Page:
Sarginson's back: How other returning players have done

Dan Sarginson has become the sixth front-line player to return to Wigan under Shaun Wane's watch.

Thursday, 14th December 2017, 9:01 am
Updated Thursday, 14th December 2017, 10:05 am
Dan Sarginson has played for England

Here’s a look at how the other ‘returnees’ have fared...

Lee Mossop

The Cumbrian prop bowed out of Wigan with a Grand Final victory in 2013 – his 111th appearance for the club – before linking-up with new club Parramatta.

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Lee Mossop in action in the 2015 Grand Final

The Eels had paid a “significant six-figure fee” for him, but serious injuries to both shoulders limited him to just three NRL appearances.

Mossop returned to Wigan after being granted a release from Parramatta, but after a fifth shoulder reconstruction he struggled to regain the form which made him an England international.

In 2016 he slipped down the pecking order for props, and despite being under contract for this year, he was allowed to leave to join Salford Red Devils in a bid to kickstart his career.

Joel Tomkins

Thomas Leuluai will take a coaching role when he hangs up his boots

The only senior player to return from rugby union – rather than the NRL (fringe player Liam Forsyth also returned from a spell at Bath).

By his own admission, he is no longer the same player; for a start, he departed in 2011 as a backrower-turned-centre – with memories of his scorching long-range effort at Wembley fresh in the memory.

Since returning in 2014, he has been a backrower-turned-prop.

He did enough in his comeback season to regain a place in the England side, and in 2015 he started 33 matches, but since then he has not really got into a rhythm – largely because of injuries.

Lee Mossop in action in the 2015 Grand Final

Tomkins played just 10 games last year and 22 matches this year, but did enough to earn a new contract with the club which included an off-field role once he hangs up his boots.

In a PR coup, his new deal was announced by boxing legend Evander Holyfield on social media!

Thomas Leuluai

A Kiwi international as an 18-year-old, Leuluai spent six years at Wigan – he was man of the match in the 2010 Grand Final – before returning to his first club, New Zealand Warriors.

Thomas Leuluai will take a coaching role when he hangs up his boots

He rejoined Wigan earlier this year on a deal which will see him move onto the coaching staff when his playing career end.

Leuluai started the season well, helping Wigan win the World Club Challenge, but didn’t really sparkle on his return from a broken jaw.

In fairness, he possibly wasn’t expected to play the full season at halfback, but injuries to Morgan Escare – before Sam Tomkins’ return – and Jake Shorrocks saw him play 31 games in the No.7 role.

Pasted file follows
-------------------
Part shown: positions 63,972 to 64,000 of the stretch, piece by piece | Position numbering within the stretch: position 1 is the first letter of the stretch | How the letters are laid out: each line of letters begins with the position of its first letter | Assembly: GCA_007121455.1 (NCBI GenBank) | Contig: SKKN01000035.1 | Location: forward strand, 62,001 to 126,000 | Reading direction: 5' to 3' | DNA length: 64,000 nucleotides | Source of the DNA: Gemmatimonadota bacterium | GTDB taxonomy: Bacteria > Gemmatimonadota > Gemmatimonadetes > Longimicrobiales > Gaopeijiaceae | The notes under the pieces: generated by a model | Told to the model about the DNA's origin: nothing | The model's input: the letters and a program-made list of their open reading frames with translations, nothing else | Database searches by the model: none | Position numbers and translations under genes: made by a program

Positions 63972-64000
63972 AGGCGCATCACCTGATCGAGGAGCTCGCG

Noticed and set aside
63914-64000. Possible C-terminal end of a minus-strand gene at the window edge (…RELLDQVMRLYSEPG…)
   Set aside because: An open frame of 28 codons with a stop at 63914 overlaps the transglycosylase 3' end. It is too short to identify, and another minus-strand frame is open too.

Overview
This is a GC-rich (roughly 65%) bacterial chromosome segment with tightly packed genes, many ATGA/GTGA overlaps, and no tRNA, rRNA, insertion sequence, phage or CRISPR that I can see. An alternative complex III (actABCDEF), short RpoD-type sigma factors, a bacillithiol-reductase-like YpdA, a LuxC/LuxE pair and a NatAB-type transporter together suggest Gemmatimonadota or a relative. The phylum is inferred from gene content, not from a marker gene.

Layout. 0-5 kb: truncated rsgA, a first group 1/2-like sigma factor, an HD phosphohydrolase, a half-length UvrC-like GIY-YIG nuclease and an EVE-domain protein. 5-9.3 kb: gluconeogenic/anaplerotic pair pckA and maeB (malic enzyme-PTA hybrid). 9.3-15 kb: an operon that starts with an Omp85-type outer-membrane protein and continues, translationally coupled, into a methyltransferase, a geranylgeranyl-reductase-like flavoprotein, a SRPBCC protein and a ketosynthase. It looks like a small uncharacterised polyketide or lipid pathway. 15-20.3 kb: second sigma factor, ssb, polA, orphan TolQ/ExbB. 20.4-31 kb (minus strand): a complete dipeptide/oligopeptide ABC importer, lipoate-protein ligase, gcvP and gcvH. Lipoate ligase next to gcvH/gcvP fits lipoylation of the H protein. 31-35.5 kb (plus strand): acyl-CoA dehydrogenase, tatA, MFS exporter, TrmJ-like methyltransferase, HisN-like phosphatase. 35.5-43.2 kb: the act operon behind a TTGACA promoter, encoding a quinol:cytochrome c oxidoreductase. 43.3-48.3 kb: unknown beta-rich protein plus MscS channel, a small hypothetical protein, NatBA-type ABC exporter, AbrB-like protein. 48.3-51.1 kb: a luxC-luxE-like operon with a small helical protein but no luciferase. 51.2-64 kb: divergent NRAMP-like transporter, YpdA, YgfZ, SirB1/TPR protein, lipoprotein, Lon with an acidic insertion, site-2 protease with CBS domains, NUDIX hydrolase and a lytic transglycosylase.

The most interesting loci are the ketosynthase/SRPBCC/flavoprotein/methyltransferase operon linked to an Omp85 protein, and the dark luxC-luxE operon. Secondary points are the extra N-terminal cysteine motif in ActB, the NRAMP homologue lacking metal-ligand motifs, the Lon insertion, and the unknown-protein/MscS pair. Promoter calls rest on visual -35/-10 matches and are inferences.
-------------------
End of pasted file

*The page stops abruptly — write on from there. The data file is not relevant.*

He represented New Zealand in the World Cup, mainly at hooker – a position many believe better capitalises on his defensive attributes, and one he may play more at Wigan next season.

Joe Burgess

Given Sam Tomkins’ injury woes, the player nicknamed ‘Budgie’ has arguably had the most successful second stint at Wigan.

He returned this year after one season in the NRL, where he struggled to secure a place at Sydney Roosters before moving onto Souths and enjoying more success.

The academy-product, who had debuted in 2013, started this year in scorching form, scoring six tries in his first three matches including a hat-trick in the World Club Challenge.

But injuries began to pick apart Wigan’s lethal left-edge, and Burgess even had a spell covering centre, before he was restored to his preferred left-wing role and he finished the season with a solid 26 tries in as many appearances.

He was part of England’s elite training squad, and though he wasn’t in the World Cup party, he remains a popular player among many supporters.

Sam Tomkins

He left his hometown club as the poster-boy of Super League in 2013, before cutting short his contract with the New Zealand Warriors to return home after two years in the NRL.

Wigan took advantage of the new marquee allowance, in which a portion of a player’s wages doesn’t count on the salary cap, to lure him back.

His comeback campaign was bookended by a knee injury and then a broken foot, the latter delaying his return to action this year until the summer.

His form since returning was very good, and many were surprised he was left out of the England squad for the World Cup.

While the full-back has not scaled the heights of past form, there is a great deal of optimism in what he may achieve next year now that he is free from injury, and with his first full pre-season in nearly a decade under his belt.

Tomkins may be asked to play a different role in 2018, with Shaun Wane hinting either him or fit-again Frenchman Morgan Escare will have a role in the halves.